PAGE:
Autumn Phillips: Everything’s relative
This was a stressful week. I share the following story to remind myself that life can be far more stressful than any mental pushing and shoving from my current life.
The story starts at midnight, in the middle of nowhere. I was waiting for a bus to take me to a place called Tunceli, Turkey, for a three-day Kurdish Cultural Festival. A friend’s parting words rang in my head, “Please be careful. These festivals can sometimes get really dangerous.”
I tried to picture a festival going bad, but I had no context.
The lights of the bus blinded me as it pulled into the stall. I felt a tinge of fear but boarded anyway.
When the sun rose, as the passengers woke up, I started to hear less Turkish spoken and more throaty Kurdish. Outside, the valley opened into Van Gogh farmland with sheaths of wheat standing upright and women bent at the waist raking up the last of the harvest.
We pulled into Tunceli, the first in a parade of buses and minibuses. A policeman waved us over and boarded to check IDs. My American passport stuck out in the pile of laminated cards. The officer signaled for me to grab my bag and follow him.
I stepped off the bus alone.
“Is there a problem?”
“No problem,” the driver said as he closed the door and pulled away.
I officially had been in Turkey for three months and could speak as much Turkish. Which is to say, not enough to answer the four hours of questions that followed.
The interrogation was nice enough. They fed me breakfast and gave me tea and cigarettes. And one at a time, they came to me with the same simple questions. How did I hear about the festival? How long would I be in Turkey? What was my job? Could they please have my address and telephone number, maybe we could visit each other. … I couldn’t leave until someone came to get me. But no one was expecting me, and the cell phone number I had for a friend of a friend was not working.
I smiled and had another cigarette.
Naivete is a beautiful thing. At the time, at that police station, I had no idea what kind of festival I was about to attend. I knew very little about the intensity of the Kurdish political situation nor the importance of the Tunceli area in the fight between the Kurds and the Turks.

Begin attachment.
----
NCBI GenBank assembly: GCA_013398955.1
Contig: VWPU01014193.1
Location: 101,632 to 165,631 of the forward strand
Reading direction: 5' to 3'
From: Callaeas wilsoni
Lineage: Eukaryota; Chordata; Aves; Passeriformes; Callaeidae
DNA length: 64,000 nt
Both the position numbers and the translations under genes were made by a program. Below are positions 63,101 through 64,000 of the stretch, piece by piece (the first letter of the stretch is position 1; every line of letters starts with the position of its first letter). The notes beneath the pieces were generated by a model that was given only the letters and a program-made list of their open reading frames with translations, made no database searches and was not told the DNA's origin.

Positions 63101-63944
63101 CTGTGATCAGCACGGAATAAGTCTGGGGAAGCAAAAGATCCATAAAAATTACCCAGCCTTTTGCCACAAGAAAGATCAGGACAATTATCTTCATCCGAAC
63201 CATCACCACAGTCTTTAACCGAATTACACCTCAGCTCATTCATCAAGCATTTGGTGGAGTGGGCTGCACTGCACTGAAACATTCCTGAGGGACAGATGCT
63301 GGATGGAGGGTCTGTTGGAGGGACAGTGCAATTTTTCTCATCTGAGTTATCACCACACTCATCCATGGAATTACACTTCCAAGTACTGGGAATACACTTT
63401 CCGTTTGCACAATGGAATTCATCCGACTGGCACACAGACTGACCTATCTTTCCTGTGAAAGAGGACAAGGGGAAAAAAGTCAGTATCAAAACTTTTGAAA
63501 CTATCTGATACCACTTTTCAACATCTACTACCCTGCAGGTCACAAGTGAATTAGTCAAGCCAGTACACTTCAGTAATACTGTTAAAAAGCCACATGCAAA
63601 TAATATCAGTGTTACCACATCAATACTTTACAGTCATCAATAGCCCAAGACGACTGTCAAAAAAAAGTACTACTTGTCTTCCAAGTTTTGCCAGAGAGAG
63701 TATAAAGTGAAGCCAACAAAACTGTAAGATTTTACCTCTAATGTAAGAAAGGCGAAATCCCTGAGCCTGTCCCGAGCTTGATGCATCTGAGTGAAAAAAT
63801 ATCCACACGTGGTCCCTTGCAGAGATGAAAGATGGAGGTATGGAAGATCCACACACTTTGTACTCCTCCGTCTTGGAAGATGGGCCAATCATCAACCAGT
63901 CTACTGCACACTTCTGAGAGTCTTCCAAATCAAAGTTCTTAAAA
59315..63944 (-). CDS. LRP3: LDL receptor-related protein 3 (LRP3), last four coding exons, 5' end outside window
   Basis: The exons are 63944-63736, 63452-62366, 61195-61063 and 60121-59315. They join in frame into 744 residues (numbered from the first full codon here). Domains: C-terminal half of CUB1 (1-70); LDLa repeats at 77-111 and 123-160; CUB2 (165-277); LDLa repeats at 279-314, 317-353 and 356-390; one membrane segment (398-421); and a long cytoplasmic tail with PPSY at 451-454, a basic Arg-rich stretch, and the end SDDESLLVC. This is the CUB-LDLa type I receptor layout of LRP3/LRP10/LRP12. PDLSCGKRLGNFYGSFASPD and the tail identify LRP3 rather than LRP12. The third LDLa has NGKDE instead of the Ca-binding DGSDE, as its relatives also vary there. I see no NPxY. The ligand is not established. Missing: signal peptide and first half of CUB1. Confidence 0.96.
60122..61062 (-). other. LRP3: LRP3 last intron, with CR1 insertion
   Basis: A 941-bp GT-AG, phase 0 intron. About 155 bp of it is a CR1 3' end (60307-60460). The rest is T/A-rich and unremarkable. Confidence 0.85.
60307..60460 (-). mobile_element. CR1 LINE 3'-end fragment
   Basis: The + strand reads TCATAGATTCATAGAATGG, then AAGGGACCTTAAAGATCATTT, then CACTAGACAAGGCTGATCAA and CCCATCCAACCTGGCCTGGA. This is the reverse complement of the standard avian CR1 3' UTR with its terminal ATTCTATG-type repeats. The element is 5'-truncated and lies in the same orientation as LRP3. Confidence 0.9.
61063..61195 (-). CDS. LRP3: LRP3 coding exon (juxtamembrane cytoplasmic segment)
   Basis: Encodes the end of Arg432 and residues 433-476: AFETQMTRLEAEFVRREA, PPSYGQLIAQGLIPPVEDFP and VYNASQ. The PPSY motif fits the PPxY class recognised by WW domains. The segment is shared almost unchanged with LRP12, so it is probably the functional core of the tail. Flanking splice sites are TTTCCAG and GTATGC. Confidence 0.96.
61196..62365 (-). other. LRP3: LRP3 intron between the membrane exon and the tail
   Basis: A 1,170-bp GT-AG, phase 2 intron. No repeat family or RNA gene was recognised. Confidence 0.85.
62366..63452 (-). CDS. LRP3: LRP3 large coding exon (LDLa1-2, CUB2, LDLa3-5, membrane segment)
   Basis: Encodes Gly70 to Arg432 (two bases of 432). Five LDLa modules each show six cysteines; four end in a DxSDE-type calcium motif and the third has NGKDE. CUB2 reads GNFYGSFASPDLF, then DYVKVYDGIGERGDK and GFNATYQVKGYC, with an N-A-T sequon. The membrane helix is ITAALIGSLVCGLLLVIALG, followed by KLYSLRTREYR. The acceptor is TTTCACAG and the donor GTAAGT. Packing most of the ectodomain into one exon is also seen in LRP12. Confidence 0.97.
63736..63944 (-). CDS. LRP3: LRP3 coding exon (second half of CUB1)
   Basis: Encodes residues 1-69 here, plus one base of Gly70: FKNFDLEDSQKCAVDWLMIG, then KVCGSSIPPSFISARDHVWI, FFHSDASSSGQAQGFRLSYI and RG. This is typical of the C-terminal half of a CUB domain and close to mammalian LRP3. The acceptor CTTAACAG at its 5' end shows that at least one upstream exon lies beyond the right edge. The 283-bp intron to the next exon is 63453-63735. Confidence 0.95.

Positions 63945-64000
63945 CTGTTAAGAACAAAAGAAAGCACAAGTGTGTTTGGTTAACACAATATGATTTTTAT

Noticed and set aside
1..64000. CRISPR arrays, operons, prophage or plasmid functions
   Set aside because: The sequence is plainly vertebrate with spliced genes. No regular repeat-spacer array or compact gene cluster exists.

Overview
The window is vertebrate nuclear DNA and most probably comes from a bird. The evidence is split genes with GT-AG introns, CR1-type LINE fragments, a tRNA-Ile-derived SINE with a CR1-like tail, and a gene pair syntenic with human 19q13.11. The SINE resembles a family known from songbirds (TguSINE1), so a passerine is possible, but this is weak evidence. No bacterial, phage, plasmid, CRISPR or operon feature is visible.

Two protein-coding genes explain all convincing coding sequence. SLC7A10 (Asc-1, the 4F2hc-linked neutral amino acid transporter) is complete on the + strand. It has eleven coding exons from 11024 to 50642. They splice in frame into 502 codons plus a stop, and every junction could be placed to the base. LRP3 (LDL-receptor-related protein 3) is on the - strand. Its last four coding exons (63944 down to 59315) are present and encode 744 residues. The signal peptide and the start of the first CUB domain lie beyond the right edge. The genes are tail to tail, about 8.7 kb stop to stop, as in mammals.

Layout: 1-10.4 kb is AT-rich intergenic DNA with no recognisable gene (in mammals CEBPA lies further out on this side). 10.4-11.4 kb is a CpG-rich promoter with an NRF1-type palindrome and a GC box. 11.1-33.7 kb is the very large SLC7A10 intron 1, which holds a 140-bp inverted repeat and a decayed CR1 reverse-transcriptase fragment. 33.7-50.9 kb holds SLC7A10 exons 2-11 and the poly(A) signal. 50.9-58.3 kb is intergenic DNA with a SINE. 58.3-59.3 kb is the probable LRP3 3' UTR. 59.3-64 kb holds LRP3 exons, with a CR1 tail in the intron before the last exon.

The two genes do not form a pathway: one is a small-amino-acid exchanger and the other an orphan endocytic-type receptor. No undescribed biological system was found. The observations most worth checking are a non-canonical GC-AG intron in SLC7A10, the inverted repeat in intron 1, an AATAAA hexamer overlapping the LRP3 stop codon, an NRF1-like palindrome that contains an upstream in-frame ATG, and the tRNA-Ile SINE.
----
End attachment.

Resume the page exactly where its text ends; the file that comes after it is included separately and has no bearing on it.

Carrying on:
As it turned out, the Munzur Festival was less of a festival and more of a battle by the Kurds to have a festival.
According to the things I was later told, the area had been a center for Kurdistan Workers Party activity. In retaliation, villages were burned and an embargo was placed on the valley.
The friend from Istanbul finally arrived, and I waved goodbye to the police. The traffic was slow into the city. Above us, rows and rows of Turkish flags hung to remind visitors this was not and would never be Kurdistan, the independent state for which the Kurds are fighting.
On the side of the road, men and children were selling posters of Che Guevara and activist filmmaker Yilmaz Guney.
The festival was to begin with a concert, and we headed in that direction.
My friend’s phone rang. It was the police. They wanted him to know that they had seen him pick me up. They would be watching
Once in town, car parked, we were greeted by an angry crowd. The concert had been canceled, and the 20,000 people who had come to hear music were pouring into the street, fists raised.
My friend led me. He held a video camera above his head and pointed. Beyond the crowd was a tank and rows and rows of police waiting quietly in riot gear.
“These are attempts to provoke us,” he said. “If we become violent, they will have an excuse.”
A man was standing on the roof of a van telling protesters to go home. The crowd turned on him. They gathered around the van and started rocking it.
Somehow, the conflict was resolved. The sun set, and I was one of 20,000 people headed to the stadium.
Traffic was moving slower than people could walk, so most everyone climbed out of their cars and taxis and made their way on foot. The moon was a perfect half. Mars was bright in the sky. Police and tanks lined the highway island between us.
They let 6,000 people into the stadium and then slammed the gates shut. People started throwing things and rushing at the police. My friend grabbed my hand.
“Don’t panic,” he said. We stood perfectly still, and my friend filmed everything — the line of tanks moving toward us shining lights in our eyes, the soldiers with machine guns ready, the panicking crowd. Music came from inside the stadium.
The rest of the night was more protest than concert. God willing, I will never have a machine gun that close to my face again.
I decided not to stay for the last day of the festival. My nerves had taken enough police confrontation. I was invited to a nearby town by the mayor’s son.
We left in a procession of Kurdish leaders and one American girl.
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